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MUMBAI (Reuters) - Police in India said they arrested 70 call-centre workers on Wednesday on suspicion of tricking American citizens into sending them money by posing as U.S. tax officials.
A total of 772 workers were detained earlier on Wednesday in raids on nine call centres in a Mumbai suburb, a senior police official told Reuters. Seventy were placed under formal arrest, 630 were released pending questioning over the coming days, and 72 were freed without further investigation.
"The motive was earning money," said Parag Manere, a deputy commissioner of police. "They were running an illegal process, posing themselves as officers of the (U.S.) Internal Revenue Service."
The police official did not identify the company where the call centre workers were employed, or any of the main players involved in the alleged scam. He also declined comment on whether Mumbai police were investigating in conjunction with U.S. authorities, or comment on what prompted the inquiry.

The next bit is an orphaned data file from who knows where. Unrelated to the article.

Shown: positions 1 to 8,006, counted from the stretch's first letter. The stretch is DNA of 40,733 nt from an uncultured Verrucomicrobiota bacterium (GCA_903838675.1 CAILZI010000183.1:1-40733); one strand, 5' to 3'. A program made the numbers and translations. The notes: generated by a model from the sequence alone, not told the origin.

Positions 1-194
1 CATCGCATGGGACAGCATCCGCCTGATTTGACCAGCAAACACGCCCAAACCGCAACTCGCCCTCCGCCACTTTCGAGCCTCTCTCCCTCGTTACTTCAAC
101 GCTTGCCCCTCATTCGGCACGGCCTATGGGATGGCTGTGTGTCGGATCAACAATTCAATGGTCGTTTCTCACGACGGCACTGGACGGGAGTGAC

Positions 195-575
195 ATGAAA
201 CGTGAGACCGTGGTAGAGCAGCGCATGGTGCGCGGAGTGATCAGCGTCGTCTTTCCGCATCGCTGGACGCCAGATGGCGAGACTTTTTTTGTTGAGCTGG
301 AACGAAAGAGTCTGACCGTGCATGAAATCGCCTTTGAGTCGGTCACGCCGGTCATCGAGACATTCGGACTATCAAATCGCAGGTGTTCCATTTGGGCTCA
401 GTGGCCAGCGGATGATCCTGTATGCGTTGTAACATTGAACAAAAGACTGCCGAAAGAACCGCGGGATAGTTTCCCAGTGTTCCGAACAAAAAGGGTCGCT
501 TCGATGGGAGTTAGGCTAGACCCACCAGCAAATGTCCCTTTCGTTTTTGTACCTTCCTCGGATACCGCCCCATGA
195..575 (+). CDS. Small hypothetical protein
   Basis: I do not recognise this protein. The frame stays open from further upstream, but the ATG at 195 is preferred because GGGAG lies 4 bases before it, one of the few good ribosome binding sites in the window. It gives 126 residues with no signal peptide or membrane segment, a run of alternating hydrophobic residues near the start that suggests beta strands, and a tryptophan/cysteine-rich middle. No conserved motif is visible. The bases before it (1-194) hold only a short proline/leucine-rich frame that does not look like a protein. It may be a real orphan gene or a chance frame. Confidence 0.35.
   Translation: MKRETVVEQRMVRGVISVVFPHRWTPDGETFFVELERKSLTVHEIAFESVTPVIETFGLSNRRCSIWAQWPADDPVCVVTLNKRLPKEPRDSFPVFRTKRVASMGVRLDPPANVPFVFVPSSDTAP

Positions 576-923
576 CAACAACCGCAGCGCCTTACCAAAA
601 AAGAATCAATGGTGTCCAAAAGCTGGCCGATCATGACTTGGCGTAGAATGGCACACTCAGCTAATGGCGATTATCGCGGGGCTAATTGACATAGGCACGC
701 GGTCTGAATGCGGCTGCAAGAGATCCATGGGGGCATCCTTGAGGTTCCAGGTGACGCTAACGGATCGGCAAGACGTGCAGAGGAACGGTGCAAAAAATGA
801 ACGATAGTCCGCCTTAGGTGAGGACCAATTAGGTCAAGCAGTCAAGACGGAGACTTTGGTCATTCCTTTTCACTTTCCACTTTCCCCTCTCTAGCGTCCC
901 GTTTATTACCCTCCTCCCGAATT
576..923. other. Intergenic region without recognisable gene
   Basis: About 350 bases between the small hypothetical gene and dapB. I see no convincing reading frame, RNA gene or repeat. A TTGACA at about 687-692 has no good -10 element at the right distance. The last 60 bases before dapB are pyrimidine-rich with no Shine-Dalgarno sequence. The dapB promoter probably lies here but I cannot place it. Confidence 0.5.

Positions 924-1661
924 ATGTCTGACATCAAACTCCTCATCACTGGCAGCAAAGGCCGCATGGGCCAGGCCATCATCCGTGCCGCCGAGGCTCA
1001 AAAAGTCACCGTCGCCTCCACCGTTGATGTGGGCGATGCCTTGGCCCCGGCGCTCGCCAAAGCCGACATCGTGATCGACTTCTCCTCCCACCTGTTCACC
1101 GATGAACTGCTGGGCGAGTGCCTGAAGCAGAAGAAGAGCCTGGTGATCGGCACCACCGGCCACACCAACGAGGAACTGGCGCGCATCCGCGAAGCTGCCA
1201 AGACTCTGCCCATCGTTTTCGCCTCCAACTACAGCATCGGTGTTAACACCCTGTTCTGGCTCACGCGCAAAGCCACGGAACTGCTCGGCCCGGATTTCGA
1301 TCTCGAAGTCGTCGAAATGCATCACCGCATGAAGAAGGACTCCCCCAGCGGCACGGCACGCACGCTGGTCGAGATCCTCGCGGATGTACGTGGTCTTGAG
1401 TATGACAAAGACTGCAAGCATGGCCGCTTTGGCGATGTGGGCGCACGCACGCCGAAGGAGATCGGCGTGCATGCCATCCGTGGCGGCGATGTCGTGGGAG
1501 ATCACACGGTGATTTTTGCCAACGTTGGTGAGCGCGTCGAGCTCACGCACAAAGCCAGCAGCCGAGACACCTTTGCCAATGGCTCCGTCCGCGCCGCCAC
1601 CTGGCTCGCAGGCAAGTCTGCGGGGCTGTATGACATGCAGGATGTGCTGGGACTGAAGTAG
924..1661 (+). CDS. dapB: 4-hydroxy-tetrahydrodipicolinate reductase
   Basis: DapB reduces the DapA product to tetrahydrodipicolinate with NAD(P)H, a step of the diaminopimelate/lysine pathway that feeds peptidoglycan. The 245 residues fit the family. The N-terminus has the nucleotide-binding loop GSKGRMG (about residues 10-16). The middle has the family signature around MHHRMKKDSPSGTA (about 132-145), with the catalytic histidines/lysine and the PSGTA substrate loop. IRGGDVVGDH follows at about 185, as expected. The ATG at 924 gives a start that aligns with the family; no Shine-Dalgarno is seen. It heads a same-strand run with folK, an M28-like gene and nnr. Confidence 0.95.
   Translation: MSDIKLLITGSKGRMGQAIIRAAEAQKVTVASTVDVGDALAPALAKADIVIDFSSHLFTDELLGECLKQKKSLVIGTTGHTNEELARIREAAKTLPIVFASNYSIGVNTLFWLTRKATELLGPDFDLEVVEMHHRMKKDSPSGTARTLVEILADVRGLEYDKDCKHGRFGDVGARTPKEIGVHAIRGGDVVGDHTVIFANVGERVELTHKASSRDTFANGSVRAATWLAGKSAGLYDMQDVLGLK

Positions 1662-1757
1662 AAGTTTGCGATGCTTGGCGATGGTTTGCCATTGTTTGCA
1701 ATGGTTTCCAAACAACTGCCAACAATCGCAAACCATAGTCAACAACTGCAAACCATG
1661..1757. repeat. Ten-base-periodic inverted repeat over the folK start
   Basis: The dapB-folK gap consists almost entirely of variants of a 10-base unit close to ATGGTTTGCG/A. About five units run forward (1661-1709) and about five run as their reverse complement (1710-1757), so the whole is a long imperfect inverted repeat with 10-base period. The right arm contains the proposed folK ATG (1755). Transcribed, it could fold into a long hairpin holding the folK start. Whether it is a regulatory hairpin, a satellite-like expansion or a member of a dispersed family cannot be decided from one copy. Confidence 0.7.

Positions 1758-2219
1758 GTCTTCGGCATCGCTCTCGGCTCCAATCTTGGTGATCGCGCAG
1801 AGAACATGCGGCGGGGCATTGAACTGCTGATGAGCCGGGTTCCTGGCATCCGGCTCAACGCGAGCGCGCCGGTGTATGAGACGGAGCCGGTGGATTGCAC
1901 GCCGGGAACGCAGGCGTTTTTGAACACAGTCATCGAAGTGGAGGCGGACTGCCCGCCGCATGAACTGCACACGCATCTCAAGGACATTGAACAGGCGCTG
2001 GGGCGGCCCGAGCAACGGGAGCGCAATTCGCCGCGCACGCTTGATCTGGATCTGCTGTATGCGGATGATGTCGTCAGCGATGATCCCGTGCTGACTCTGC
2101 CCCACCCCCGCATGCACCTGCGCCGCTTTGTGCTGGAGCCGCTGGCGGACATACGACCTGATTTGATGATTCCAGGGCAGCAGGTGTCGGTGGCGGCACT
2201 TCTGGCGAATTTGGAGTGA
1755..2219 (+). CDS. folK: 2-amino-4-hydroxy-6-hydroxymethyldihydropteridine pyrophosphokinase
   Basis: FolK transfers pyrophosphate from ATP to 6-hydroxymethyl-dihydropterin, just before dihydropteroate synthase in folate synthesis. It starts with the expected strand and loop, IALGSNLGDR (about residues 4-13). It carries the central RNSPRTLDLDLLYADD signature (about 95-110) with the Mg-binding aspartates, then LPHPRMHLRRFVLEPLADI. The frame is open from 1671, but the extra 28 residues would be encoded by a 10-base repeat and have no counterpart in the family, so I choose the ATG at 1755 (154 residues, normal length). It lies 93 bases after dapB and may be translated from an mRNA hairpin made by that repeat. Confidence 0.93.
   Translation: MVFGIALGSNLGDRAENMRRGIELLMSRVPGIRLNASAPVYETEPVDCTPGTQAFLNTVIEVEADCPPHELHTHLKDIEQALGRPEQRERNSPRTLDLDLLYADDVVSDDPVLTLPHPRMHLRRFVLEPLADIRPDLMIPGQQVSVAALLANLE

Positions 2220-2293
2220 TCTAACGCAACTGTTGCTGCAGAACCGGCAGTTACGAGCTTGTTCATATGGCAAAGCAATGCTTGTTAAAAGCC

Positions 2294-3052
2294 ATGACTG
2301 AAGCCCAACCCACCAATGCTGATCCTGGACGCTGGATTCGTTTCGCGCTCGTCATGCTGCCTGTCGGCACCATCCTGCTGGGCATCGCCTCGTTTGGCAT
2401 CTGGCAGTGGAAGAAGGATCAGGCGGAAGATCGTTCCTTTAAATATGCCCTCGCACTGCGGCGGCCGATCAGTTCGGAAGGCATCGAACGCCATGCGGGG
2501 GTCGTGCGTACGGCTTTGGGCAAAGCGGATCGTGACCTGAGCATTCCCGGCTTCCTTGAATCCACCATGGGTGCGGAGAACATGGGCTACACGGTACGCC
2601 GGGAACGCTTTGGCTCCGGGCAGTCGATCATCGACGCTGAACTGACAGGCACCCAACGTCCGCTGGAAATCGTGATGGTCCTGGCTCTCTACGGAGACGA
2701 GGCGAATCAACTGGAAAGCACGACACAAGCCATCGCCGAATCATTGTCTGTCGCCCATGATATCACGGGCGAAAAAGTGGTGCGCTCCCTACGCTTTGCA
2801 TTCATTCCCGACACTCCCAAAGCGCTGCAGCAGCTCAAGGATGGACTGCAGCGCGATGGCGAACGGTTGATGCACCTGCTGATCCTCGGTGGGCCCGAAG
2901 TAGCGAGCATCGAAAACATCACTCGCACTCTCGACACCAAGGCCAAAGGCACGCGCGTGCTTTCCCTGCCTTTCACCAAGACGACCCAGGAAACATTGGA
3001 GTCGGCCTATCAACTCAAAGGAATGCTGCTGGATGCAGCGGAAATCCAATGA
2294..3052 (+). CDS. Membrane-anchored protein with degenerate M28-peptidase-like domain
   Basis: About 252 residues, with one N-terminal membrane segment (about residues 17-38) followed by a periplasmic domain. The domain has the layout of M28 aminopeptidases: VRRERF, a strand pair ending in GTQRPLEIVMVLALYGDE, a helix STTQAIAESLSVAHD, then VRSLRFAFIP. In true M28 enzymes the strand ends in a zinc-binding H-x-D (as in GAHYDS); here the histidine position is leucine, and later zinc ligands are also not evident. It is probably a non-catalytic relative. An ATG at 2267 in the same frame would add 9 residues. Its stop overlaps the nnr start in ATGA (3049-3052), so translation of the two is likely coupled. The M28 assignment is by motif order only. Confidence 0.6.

Manere said the alleged scammers asked Americans to buy prepaid cash cards in order to settle outstanding tax debts and also used the threat of arrest against people who did not pay up.
Last year, a Pennsylvania man who helped coordinate a fraud in which India-based callers preyed on vulnerable Americans by pretending to be U.S. government agents was sentenced to 14-1/2 years in prison.
India is home to a vast number of back office operations for North American and European companies. Thousands of call centres in India provide back office services to these firms, processing everything from utility payments to credit card bills.
While such business arrangements help Western companies cut costs, there have been frequent allegations of security breaches and improper trading of consumers' account details and other commercial information for profit.
Reporting by Devidutta Tripathy; Editing by Euan Rocha and Mark Heinrich